Remove nails from stored lumber; secure any lumber piles.
Don’t leave ladders standing against the side of the house or garage.
Don’t let children stand nearby when you mow the lawn.
Don’t let your guests drink and drive or drive under the influence of drugs.

By acting reasonably, paying attention, and correcting problems, you can protect yourself from liability and make sure your home is safe for both your family and others!

Federal Tort Claims Act and Georgia Soverign Immunity

Prior to 1946, the government could not be sued based on the doctrine of Sovereign Immunity. However, today, if a person is injured because of the acts of a government employee acting within the scope of employment, the injured person can sue the government for personal injury, wrongful death, and property damage. Therefore, if a visitor slips and falls on negligently maintained stairs at a federal building, that visitor would have a claim for negligence under the Federal Tort Claims Act.

State governments have their own immunity laws. In Georgia, sovereign immunity is waived in certain situations. If a driver is injured in an accident due to a malfunctioning street light or perhaps an obstructed stop sign, she may be able to recover damages from the government entity responsible for the stop light or sign. Her first step would be to file a notice of claim to let the government know that she has been injured. For cities, this must be filed within six months after the accident and within a year after the accident for counties and state entities.

Filing this notice is very important and can cause a victim to lose her case if she doesn’t follow the rules. For example, in a case wherein a Waynesboro police officer drove his patrol car into the back of the victim’s automobile, the victim she lost her negligence case. The court dismissed the case, finding that the victim did not file appropriate notice within six months of the accident. The court further noted that a state statute prevented the victim for suing the victim from suing the officer personally.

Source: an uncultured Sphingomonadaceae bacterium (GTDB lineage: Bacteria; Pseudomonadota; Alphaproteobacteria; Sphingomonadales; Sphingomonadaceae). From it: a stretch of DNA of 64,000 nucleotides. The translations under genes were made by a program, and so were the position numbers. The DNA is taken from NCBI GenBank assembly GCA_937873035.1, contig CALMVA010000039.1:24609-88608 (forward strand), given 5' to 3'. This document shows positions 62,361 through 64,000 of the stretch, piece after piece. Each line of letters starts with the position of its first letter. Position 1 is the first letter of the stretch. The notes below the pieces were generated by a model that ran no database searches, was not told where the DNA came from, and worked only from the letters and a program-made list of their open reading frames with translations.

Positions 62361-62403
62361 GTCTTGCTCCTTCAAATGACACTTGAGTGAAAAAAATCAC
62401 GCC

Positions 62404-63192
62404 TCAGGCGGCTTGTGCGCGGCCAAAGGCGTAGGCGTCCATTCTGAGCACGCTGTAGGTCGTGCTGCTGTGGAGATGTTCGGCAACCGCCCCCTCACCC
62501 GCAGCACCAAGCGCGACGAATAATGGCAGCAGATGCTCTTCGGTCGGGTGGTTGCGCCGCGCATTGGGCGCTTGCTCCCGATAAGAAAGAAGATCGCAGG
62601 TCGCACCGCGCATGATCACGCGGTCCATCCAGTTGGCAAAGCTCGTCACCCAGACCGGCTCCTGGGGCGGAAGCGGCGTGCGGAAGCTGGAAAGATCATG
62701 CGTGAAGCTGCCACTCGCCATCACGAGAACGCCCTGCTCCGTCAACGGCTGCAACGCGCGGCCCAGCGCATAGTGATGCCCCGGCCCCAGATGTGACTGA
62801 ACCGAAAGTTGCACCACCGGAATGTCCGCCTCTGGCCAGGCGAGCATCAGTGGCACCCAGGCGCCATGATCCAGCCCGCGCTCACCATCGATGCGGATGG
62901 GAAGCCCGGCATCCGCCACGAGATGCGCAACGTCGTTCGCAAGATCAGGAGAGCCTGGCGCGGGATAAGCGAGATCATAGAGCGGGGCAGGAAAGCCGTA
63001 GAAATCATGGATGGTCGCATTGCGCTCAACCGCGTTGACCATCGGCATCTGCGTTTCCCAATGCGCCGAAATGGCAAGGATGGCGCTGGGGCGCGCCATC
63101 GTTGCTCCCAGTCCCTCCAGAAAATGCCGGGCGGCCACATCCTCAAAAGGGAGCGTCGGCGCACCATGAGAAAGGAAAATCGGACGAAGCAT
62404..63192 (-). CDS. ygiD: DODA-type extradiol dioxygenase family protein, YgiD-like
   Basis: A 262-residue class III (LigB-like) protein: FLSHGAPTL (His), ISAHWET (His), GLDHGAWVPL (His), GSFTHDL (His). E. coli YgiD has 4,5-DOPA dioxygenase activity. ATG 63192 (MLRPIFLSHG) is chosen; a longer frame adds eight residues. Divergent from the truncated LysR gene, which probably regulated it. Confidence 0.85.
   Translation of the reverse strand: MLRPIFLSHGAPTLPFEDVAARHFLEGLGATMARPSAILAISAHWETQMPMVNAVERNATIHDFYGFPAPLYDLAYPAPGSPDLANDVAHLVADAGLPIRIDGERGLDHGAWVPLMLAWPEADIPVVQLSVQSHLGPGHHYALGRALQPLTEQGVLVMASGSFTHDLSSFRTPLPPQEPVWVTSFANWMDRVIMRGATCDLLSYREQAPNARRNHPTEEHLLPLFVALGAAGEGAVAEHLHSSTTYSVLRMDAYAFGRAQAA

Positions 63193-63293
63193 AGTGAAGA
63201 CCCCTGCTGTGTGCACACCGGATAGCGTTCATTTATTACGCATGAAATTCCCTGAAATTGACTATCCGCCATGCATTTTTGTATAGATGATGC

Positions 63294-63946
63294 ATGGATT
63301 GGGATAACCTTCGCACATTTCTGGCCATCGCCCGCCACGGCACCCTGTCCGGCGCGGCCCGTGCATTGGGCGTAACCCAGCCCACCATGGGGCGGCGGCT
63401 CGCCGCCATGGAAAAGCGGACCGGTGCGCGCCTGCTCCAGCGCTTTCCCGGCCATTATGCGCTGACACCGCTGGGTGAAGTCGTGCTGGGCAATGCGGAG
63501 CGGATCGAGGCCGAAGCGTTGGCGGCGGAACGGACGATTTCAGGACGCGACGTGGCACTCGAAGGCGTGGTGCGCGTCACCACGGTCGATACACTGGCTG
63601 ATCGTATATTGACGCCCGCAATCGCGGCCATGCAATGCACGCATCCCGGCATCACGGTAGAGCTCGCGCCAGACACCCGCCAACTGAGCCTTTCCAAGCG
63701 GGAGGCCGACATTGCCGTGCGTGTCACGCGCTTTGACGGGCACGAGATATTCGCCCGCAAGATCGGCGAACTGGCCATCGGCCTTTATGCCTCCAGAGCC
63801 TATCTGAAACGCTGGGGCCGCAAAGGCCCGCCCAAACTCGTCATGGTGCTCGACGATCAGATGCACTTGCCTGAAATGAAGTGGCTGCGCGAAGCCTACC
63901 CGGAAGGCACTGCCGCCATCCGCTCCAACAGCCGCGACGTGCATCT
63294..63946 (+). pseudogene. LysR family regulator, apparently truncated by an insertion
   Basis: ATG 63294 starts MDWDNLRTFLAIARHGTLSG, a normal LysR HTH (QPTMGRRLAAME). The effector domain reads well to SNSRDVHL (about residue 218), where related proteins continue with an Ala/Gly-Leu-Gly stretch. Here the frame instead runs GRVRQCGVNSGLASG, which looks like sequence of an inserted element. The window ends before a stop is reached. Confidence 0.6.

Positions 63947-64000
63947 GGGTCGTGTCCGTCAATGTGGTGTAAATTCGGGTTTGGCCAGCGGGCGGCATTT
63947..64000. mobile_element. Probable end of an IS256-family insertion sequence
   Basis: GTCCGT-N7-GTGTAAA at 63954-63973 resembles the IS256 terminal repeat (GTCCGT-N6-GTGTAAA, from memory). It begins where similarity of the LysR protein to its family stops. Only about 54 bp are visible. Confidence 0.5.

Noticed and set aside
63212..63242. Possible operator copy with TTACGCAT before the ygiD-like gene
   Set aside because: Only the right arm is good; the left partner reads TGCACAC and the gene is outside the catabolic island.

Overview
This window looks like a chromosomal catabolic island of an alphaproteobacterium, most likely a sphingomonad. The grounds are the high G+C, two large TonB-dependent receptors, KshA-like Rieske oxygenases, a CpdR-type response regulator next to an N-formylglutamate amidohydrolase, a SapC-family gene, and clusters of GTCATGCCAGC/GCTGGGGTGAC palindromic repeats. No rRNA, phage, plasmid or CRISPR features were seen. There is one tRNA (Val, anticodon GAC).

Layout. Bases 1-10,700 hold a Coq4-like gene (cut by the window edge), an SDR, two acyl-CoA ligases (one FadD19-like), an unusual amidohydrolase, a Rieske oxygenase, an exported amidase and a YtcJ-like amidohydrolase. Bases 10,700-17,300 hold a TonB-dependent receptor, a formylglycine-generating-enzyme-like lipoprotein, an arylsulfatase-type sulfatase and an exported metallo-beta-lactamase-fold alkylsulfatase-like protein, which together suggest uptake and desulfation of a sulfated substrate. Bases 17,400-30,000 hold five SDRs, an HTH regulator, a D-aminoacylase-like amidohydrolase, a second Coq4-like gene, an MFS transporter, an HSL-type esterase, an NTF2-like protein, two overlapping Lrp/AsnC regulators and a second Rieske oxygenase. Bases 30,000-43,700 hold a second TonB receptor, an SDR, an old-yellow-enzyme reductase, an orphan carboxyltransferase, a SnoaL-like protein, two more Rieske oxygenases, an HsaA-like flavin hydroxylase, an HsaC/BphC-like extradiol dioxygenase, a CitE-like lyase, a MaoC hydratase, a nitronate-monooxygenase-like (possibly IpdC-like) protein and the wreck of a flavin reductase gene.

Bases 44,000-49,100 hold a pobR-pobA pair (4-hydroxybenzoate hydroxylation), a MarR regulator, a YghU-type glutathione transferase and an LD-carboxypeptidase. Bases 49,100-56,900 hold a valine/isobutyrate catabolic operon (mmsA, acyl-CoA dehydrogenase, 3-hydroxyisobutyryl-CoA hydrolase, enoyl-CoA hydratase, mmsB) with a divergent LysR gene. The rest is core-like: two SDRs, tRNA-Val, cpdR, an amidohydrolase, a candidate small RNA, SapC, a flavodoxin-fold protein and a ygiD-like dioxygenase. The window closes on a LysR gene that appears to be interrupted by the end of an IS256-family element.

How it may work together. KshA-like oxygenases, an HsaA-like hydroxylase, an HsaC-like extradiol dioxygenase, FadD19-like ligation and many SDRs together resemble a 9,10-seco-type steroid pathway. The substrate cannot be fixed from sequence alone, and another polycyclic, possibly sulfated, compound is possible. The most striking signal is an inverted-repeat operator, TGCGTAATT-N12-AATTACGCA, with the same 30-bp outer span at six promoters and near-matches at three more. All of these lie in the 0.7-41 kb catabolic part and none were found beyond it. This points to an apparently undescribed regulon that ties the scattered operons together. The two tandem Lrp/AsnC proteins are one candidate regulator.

Because of the formalities requires and protective rules, it can therefore be difficult to sue the government, but it is not impossible. Hiring a good lawyer that understands the rules and limitations is a good way to start!

What Is Negligent Entrustment?

If a person is injured by a drunk driver, who is liable? Obviously, the person driving drunk could be sued if he negligently caused an accident that resulted in Plaintiff’s injuries. However, the person or establishment that gave the driver the alcohol in the first place could also be held responsible. If the drunk driver was noticeably intoxicated and the bar continued to sell him alcohol, the injured person may have a claim. The rule is that one who sells intoxicating beverages for on-premises consumption is under a duty of care to third persons not to sell to noticeably intoxicated persons.

Further, if the car that the driver was operating is owned by another, the owner could be held liable for negligent entrustment. This is true even if the the driver is not drunk at the time he in entrusted with the car. The owner can still be liable if the owner knows that the driver had a history of drunk driving. Similarly, one who provides a car to a minor who is unfit to drive may also be liable if the minor causes an accident.

Most cases of negligent entrustment involve giving a dangerous thing to a person whom the entruster knows or should know would be apt to use it in a dangerous way – things like guns, or knives, or cars, or cigarette lighters. In negligent entrustment cases the owner provides a car to an already intoxicated person, with the resulting dangerous combination of driving and alcohol. In the alcohol dispenser cases, the order is reversed:  the owner of the alcohol sells it to someone who already has a car, but the resulting dangerous combination is the same.

In order to prove a claim for negligent entrustment, the Plaintiff must prove 1) the driver was negligent in operating the vehicle, 2) the defendant was the owner of the vehicle, 3) the defendant knew or should have known the driver was incompetent or unfit to drive the vehicle, 4) the defendant permitted the driver to use the vehicle and 5) the driver’s incompetence was a substantial factor in causing harm to the plaintiff.

Liability for Accidents to Trespassers

In general, a person owes a duty of reasonable care to all foreseeable plaintiffs and a Defendant’s failure to act reasonably may result in tort liability if his unreasonable conduct causes a Plaintiff injury. However, if a plaintiff is injured while on the land of another, a different standard of care may apply. Interestingly enough, landowners might be liable for injuries to trespassers on their land, even though the trespasser did not have permission to be on the land. The key is to determine what standard of care a landowner owes to the trespasser.